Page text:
Listening in Online Stillness
Some of us feel overwhelmed by the flood of information we receive each day, every day.
There are many people talking and few of us seem to be listening. We connect to many people in many places and each of them has something to say.
Some online connections allow us to hear voices which we have not heard before. We learn about books and blogposts we want to read and resources which promise to change how we live our lives.
It feels like our world is filled with people shouting to be heard. Few appear to be listening.
Our online lives seem to be just as full of sound as our everyday lives.
I know people who intentionally take time away from their devices and away from social media. Some of them tell me they need to take time just to hear themselves think.
It is a real challenge to find online stillness anywhere. Almost everywhere, including places supposedly dedicated to stillness, is filled with voices.
Is it even possible for us to have a contemplative practice of listening to sacred online stillness? Can we live lives which balance listening and talking?
Some of us search diligently for online stillness. It can be a challenge to find and listen well.
Where do we go to find online stillness?
Our lives online reflect our everyday lives. It is difficult to practice listening to sacred stillness. Any contemplative practice demands we spend time and effort exploring resources for discovering stillness.
I believe not only can we practice listening in sacred stillness, we can contribute to creating online stillness. We can help generate stillness.
Our contemplative online practices can help transform noisy lives into sacred stillness.
Online stillness flows from sacred stillness we find within us and around us.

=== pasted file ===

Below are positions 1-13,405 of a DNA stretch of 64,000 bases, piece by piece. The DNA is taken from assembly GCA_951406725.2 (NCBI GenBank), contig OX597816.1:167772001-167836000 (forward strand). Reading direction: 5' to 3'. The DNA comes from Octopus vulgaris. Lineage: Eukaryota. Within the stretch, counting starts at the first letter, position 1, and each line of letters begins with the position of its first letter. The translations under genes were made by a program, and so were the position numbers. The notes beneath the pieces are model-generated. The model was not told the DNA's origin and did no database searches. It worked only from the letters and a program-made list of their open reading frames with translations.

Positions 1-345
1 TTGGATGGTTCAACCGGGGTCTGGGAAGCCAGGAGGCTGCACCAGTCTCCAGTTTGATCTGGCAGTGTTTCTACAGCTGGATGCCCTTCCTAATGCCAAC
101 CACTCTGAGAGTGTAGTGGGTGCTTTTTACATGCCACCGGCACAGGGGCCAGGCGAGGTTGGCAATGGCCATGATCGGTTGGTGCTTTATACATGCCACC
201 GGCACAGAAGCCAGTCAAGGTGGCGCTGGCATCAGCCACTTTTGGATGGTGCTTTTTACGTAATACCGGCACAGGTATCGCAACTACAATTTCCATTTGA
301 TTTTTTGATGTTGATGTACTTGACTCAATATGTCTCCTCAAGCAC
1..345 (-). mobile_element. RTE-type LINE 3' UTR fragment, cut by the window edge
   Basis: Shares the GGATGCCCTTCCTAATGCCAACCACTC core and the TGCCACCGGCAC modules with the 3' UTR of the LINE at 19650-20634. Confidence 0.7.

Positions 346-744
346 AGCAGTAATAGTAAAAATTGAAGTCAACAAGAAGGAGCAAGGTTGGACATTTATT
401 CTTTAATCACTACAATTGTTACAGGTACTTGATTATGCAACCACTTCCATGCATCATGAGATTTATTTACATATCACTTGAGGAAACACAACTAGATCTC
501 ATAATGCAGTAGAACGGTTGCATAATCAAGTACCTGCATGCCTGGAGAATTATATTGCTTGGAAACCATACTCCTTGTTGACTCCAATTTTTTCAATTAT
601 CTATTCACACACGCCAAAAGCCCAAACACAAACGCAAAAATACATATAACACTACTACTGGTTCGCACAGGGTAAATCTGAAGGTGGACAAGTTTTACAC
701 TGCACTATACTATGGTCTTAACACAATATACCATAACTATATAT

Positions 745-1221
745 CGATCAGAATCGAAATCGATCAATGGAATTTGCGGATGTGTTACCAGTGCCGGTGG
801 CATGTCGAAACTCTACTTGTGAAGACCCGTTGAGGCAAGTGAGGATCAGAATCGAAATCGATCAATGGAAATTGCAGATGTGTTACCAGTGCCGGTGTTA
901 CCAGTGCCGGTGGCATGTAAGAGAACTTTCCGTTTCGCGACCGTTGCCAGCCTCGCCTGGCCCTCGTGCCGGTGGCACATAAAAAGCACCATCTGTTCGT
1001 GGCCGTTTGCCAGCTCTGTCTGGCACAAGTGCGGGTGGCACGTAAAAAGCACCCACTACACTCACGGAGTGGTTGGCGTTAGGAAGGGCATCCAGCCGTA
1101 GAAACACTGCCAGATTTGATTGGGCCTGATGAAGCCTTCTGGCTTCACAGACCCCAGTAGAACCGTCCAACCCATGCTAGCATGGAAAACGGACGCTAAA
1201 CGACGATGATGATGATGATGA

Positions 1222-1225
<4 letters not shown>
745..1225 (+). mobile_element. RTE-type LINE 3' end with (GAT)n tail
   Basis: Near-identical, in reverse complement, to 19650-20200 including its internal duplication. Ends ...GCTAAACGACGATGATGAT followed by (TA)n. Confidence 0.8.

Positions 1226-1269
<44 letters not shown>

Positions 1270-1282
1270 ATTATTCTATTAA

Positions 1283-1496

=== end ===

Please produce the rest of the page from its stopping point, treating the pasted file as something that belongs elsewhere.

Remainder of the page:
Generating Online Stillness
Some of us seem to believe the whole point of connecting online is to eliminate stillness. There always seems to be something about which we need to stir and provoke people.
There is something particularly countercultural for us about stillness. Our culture apparently believes we will find wisdom more readily in humor or jokes than in listening to stillness.
We seem to think it is only important for us to reflect and discern what we believe when we share it with others. It seems we value online words much more than we appreciate online stillness.
I believe we experience online communication as a flood of words and information because it lacks balance. Many of us are trying to express ourselves about things which mean a lot to us. We feel pressured to get as many words as we can into the discourse. Most of us are not concerned with how our words are heard by other people and are not trying to listen.
It can be a challenge to listen well online. Some of us are not concerned with punctuation, grammar, and other qualities which help people understand us. It is almost as if the quantity of our output is more significant than its qualities.
We can help ourselves listen in online stillness by practicing before we try online. It helps us to develop an understanding of the power and significance of listening. Listening can be challenging in real life, and even more of a challenge online.